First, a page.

California Attorney General Kamala Harris is also conducting an investigation into mortgage practices. In May, Harris announced a mortgage-fraud task force that would investigate mortgage lending and the sale of mortgage-backed securities to investors. Shum Preston, a spokesman for Harris, declined to comment about the settlement talks.
To contact the reporters on this story: David McLaughlin in New York; Dakin Campbell in San Francisco
To contact the editor responsible for this story: Michael Hytha atmhytha@bloomberg.netDavid Scheer at
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13 Responses

  1. Which Means They Are Guilty.
  2. Amen Carie
    What a country. The banks reign. We are done
  3. Alice my thought is the states will reset titles as of a certain date, lets say, tge settlement datr; or they will institute a simplified quiet title action scenario where magically the cloud will disappear.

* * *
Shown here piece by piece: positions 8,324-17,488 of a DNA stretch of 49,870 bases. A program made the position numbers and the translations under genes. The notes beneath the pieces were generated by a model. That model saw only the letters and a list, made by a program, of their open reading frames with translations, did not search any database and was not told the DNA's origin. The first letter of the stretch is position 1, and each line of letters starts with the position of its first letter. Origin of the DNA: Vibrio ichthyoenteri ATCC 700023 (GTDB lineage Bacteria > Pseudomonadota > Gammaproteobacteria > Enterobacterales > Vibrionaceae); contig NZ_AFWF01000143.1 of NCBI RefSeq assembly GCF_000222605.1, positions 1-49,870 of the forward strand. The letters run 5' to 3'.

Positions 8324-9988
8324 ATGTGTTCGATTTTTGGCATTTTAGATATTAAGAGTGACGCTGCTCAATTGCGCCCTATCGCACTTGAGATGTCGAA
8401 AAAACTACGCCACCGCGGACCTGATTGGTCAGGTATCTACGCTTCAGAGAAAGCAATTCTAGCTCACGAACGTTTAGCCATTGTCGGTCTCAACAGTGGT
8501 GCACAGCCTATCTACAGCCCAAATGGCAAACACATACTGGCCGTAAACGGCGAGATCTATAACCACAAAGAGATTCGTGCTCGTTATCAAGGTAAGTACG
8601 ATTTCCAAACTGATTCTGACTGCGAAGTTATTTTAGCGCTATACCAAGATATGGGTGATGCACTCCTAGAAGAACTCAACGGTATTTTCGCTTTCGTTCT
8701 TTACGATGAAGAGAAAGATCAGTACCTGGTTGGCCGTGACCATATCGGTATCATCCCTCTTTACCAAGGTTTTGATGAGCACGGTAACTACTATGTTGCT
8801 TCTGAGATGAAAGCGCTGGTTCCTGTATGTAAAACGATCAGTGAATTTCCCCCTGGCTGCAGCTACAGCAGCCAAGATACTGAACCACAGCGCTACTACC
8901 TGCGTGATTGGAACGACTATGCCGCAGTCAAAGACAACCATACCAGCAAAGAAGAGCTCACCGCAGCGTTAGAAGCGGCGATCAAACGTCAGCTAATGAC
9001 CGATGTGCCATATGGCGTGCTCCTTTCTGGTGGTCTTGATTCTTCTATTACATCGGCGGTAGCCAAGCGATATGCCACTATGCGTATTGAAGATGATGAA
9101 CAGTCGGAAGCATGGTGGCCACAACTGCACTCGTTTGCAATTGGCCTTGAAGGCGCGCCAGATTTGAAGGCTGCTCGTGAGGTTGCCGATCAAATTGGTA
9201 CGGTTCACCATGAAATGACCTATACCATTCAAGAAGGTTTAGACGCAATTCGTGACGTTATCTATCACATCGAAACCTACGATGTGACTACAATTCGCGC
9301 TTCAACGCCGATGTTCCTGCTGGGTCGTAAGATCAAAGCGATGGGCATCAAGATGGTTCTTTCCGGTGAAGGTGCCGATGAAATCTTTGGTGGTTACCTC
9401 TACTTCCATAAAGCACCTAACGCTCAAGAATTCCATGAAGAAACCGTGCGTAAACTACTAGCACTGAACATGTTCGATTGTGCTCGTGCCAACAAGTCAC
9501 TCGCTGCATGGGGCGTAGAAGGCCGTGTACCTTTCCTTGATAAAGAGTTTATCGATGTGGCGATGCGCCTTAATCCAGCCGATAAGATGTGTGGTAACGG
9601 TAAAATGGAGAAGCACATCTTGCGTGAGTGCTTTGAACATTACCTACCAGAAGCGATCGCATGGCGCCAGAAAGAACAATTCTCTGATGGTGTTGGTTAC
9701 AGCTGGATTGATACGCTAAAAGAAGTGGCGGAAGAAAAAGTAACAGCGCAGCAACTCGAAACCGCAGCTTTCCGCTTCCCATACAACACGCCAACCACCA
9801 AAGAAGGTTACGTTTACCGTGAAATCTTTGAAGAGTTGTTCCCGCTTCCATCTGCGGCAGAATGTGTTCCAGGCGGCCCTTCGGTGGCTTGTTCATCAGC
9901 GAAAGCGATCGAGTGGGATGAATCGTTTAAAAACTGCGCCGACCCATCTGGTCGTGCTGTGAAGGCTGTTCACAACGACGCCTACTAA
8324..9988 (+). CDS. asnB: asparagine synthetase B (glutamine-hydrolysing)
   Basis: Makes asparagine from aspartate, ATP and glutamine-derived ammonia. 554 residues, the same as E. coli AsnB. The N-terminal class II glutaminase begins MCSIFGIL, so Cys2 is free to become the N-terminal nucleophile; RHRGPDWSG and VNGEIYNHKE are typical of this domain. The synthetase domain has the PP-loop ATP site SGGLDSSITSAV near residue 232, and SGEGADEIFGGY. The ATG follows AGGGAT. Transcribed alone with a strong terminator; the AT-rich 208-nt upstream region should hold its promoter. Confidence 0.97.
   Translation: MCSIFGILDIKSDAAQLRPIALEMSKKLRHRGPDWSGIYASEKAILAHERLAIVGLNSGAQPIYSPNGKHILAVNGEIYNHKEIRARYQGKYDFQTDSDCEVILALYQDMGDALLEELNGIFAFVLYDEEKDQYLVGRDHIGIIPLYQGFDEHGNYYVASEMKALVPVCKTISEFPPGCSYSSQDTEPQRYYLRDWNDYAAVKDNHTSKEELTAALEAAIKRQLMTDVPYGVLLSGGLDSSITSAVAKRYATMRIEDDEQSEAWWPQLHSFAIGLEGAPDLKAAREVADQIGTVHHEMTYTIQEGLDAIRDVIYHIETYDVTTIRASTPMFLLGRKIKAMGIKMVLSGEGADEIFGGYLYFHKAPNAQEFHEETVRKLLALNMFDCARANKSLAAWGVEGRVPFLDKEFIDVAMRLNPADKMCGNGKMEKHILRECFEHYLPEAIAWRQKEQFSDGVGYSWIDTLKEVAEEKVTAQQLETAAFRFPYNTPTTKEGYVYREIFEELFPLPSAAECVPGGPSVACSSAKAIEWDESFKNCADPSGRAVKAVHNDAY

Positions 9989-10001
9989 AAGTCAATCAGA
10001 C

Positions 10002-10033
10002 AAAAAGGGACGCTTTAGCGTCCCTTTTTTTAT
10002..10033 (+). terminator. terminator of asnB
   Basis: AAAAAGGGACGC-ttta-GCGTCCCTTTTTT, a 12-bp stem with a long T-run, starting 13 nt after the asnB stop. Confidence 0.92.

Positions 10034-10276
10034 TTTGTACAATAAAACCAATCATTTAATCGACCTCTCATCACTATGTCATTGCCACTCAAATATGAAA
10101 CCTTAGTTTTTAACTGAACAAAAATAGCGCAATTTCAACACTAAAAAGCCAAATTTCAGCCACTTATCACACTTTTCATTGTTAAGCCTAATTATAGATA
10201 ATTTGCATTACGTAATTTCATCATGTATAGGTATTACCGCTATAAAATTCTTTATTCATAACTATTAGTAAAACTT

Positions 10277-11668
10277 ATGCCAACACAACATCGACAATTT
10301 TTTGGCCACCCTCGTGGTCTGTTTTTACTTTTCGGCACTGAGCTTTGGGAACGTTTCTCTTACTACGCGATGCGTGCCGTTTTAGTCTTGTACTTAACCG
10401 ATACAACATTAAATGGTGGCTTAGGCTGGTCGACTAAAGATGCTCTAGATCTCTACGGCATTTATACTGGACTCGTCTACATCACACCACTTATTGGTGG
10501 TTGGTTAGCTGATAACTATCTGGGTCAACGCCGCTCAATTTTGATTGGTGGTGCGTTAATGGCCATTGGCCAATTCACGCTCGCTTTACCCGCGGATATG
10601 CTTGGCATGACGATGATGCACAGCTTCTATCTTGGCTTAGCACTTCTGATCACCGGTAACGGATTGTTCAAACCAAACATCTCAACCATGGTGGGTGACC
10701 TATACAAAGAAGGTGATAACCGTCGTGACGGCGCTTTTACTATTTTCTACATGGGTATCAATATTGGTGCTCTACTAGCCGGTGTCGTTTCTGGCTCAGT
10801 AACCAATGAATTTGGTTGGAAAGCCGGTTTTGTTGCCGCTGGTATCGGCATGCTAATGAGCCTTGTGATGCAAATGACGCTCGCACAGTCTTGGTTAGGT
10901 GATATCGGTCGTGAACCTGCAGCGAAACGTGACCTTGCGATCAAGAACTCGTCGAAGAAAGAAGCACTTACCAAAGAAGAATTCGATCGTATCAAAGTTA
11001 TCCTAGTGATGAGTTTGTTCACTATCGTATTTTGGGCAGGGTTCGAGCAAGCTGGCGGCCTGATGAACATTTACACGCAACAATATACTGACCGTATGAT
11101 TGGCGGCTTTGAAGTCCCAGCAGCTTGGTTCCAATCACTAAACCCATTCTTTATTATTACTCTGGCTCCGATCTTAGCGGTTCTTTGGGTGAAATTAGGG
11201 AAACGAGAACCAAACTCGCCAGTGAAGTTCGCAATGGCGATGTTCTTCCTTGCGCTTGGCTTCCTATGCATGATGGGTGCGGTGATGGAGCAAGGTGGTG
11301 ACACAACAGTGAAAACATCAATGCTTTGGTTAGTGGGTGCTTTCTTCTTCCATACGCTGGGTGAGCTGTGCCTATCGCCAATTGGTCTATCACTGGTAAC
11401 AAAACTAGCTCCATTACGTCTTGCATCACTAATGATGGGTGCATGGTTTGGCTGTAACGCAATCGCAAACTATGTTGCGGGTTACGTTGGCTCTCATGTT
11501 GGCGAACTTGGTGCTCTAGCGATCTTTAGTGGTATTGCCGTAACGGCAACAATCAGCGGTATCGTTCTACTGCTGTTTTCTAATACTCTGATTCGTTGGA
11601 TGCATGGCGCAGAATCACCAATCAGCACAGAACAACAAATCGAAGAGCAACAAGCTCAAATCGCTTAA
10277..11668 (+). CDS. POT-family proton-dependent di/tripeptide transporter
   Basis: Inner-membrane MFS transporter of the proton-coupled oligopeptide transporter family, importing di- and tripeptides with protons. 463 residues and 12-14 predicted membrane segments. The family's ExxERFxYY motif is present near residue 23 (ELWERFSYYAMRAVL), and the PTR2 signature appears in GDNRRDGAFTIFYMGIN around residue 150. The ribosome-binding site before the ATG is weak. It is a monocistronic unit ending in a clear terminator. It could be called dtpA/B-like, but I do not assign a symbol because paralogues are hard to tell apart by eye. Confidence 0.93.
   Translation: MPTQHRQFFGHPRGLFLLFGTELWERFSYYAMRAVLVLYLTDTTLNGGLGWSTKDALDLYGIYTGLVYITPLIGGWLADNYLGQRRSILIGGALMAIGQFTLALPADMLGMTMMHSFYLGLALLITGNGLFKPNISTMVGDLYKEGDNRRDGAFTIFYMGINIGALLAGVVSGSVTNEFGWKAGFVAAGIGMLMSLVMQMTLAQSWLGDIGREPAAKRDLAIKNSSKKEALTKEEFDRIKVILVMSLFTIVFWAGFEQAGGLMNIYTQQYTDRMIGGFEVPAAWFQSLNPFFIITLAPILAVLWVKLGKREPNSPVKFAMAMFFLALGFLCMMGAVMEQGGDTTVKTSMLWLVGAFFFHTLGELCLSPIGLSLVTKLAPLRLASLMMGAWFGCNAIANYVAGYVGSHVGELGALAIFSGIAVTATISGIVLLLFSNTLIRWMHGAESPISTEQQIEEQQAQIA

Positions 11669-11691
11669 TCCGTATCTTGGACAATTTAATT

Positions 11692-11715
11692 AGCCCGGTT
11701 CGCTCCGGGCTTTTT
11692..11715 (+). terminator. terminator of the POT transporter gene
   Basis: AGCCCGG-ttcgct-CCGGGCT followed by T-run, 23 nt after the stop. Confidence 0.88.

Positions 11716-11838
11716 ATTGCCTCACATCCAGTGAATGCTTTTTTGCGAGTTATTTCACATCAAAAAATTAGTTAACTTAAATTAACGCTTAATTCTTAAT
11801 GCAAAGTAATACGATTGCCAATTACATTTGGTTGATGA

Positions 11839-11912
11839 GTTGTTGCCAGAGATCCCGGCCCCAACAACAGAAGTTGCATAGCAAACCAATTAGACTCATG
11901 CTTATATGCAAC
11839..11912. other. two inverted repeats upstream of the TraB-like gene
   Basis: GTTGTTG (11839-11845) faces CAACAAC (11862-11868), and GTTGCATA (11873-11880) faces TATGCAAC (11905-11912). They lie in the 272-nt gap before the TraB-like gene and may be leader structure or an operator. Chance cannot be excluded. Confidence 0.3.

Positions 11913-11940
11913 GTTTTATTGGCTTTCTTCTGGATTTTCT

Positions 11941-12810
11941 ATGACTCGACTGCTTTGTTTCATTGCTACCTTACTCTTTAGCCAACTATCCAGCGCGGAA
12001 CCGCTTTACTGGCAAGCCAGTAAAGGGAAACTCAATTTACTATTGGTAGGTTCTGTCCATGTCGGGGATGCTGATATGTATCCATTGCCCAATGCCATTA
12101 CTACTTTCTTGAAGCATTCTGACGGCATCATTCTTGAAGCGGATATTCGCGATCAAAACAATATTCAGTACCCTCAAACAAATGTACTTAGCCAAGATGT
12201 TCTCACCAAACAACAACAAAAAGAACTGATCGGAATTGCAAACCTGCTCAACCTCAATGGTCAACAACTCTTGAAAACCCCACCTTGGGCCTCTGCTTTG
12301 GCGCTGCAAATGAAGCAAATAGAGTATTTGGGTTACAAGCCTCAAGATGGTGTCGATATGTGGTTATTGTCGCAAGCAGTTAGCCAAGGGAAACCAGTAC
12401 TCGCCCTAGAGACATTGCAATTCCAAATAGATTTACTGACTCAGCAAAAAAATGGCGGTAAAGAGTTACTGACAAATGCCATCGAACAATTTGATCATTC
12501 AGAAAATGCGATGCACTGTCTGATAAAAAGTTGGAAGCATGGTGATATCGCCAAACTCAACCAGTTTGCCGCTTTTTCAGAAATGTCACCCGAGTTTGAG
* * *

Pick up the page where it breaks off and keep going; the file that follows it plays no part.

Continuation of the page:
Besides I haven’t heard that the title companies are very concerned about any of this
    It’s the end of the world as we know it.
  4. John, are these your opinions, or do you have actuals you can bring us up to speed on? I’d rather hear facts about what went down in a particular case than opinions about what is believed. Just sayin’….
  5. Get into Court in an offensive action dealing with Quiet Title issues. The banks run for cover in Court and will negotiate anything you truly insist on. In Court their position of being able to foreclose will come to end. They are willing to settle for a modification when forced into Court. Watch their paperwork and send back all the poison pill documents and they will send you better stuff. Keep telling them that you will go for Quiet Title. Keep telling them that you know that the money came from investors somewhere who have the real power here, not from them who can’t even win Quiet Title Suits. If the Real Investor won’t show for a Quiet Title case, you are MORE DESERVING THATN ANYONE ELSE to get the house. The banks screwed up. Insofar as we get our houses clear of debt the banks will be damaged. If enough of us do it, the Big banks will go down. If we had a real government, they would already be in bankruptcy and Congress would have written law causing us to pay present Market Value into a fund that would underpin a whole new financial system.
  6. …but the sentence SHOULD say: “The banks amassed great